The time to strike is when the iron’s hot, and Monday’s press conference would’ve been the perfect time to escalate the strike into a generation-defining general strike. All workers are feeling the crunch from inflation, and broadening the strike to include demands such as banning the use of back-to-work legislation, repealing wage-restricting bills like Bill 124, and raising the minimum wage could’ve united workers from across the province. There’s still the option to strike later, but there’s no guarantee that the momentum will sustain itself after weeks or months of bargaining.

The labor leaders celebrated, but Ford celebrated too. He avoided the worst case scenario without making any concessions on wages or benefits. He realized Bill 28 was a strategic error, in that it forced CUPE-OSBCU into a position where they had to massively escalate or back down in humiliation. Neither side wanted a general strike, so Ford’s offer to rescind Bill 28 allowed the labor leadership to pull the plug on the strike while saving face.

Workers deserve representatives who can see through these cool-down tactics, and aren’t afraid to take the gloves off when necessary. Without such a leadership, workers can only expect our standards of living to decline while Ford and his friends get even richer.

Facebook Twitter Share

Guest Posts

University of Michigan campus

Campus Cops Intimidate Grad Workers in Ann Arbor, Michigan

We publish here a statement by the Graduate Employees' Organization detailing and condemning the repressive tactics of the University of Michigan administration in response to the strength and resilience of striking grad workers.

Left Voice

June 1, 2023
Biden speaking at a podium at COP26 in Glasgow in 2021.

Biden Won’t Stop Climate Change

Many hoped that President Biden would be America’s first “climate president,” but there’s no such thing.

M. Carlstad

May 9, 2023
The outside of First Republic Bank showing the main sign.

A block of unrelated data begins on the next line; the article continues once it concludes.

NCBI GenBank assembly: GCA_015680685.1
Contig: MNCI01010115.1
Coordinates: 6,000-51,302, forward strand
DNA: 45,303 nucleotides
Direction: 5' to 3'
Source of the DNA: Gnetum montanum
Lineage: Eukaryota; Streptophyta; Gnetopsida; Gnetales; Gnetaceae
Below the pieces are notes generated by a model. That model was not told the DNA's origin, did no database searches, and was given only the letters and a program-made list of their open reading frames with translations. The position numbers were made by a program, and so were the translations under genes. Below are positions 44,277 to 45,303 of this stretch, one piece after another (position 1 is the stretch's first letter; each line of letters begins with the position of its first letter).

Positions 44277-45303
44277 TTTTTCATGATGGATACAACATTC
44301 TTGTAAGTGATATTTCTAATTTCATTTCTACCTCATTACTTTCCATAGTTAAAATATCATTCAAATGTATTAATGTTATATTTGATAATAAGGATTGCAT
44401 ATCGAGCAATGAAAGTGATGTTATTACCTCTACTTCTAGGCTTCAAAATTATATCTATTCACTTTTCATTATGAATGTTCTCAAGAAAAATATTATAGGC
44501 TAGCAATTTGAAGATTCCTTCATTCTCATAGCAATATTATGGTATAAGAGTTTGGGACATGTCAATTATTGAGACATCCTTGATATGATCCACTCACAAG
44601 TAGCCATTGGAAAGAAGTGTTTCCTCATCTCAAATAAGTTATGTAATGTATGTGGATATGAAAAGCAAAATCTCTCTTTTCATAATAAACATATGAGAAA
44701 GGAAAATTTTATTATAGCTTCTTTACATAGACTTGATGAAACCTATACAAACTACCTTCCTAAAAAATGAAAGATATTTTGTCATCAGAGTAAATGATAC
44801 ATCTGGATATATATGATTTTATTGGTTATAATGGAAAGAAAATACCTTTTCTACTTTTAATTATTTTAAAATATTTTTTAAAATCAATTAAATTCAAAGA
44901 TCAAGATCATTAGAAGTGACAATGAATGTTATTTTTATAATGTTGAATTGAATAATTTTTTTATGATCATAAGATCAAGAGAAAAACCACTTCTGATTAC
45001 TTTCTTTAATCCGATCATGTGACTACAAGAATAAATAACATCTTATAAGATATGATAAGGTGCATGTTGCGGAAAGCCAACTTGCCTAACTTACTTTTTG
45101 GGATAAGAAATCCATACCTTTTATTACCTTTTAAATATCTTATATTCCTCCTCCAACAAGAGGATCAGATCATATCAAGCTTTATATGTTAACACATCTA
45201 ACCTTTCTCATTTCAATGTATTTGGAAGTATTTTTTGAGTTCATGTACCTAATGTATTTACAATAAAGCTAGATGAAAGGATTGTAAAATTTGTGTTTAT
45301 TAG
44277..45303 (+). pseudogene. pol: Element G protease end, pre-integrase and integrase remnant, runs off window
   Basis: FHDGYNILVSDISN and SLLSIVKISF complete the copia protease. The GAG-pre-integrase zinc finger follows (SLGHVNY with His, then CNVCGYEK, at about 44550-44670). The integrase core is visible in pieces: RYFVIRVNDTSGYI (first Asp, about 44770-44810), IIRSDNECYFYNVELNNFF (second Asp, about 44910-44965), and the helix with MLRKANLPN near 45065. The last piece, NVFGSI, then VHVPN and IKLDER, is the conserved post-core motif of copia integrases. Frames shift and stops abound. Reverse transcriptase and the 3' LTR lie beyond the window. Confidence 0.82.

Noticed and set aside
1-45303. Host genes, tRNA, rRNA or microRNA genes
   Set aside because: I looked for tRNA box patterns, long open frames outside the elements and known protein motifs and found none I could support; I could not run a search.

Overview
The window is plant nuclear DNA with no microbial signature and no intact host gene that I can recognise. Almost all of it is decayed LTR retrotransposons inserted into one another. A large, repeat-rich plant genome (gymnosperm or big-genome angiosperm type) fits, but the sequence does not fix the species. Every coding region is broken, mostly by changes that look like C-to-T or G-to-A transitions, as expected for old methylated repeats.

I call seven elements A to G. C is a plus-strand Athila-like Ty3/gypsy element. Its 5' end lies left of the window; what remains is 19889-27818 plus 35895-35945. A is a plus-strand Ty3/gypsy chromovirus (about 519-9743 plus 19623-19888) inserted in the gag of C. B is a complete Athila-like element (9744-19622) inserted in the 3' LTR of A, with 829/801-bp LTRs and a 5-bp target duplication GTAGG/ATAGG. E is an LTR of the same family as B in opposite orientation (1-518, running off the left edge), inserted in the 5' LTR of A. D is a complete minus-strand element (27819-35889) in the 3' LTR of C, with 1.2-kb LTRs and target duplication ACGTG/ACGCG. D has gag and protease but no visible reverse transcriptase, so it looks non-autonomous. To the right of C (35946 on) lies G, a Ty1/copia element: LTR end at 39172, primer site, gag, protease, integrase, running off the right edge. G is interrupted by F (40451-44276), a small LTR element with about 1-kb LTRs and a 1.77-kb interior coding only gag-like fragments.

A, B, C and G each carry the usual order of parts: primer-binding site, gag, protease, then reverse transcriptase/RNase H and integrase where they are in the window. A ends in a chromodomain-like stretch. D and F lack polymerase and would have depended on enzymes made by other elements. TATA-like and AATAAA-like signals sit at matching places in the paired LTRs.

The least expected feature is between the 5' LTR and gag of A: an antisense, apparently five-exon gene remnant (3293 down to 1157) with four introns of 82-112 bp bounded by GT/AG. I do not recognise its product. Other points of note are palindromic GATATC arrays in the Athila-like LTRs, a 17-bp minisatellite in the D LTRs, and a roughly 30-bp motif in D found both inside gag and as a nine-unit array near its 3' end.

First Republic Bank: The Case for Public Ownership

The collapse of First Republic Bank is the latest chapter in the rolling banking crisis in the US. It demonstrates the case for public ownership of the banking system.

Michael Roberts

May 3, 2023
Sami protesters in Norway protest the construction of wind turbines on their land.

Norway: Thousands of Youth Demonstrated against “Green Colonialism”

From the end of February to the beginning of March, over a thousand youth protested against the construction of wind turbines on Sami land. This movement represents the birth of a militant, Indigenous-led environmentalist movement.

Matthew Walters

May 1, 2023


Image by the Economist, Satoshi Kimbayashi

The Debt Ceiling Agreement is an Attack on the Working Class and on the Planet

Joe Biden and Kevin McCarthy’s deal to raise the debt ceiling is a handout to the military industrial complex and an attack on the working class and the planet. Rather than just raising the debt ceiling, a relatively standard practice that allows the U.S. to pay the bills for spending that already happened, this debt ceiling deal caps discretionary spending on everything but “defense” and fast-tracks the Mountain Valley Pipeline.

Image in The Stand

SCOTUS v. Labor Movement: The Court Rules Against Workers

The Supreme Court issued a ruling which aims to weaken strikes. It is no coincidence that this comes at a time when unions have massive support among the general population. The labor movement must fight back against the state's attacks on our collective power.

Luigi Morris

June 3, 2023

This Pride Month, There is Hope In Fighting Back. Pride is in the Streets.

Pride is in the streets. It is the history of our community, it is the history of our struggle. Let us do them honor.

Ezra Brain

June 2, 2023
A rainbow display at the supermarket Target during Pride Month 2022.

Target Doesn’t Care about LGBTQ+ People

At Target and Anheuser-Busch, policies of inclusion and diversity have clashed with profit ambitions.

Pablo Herón

June 2, 2023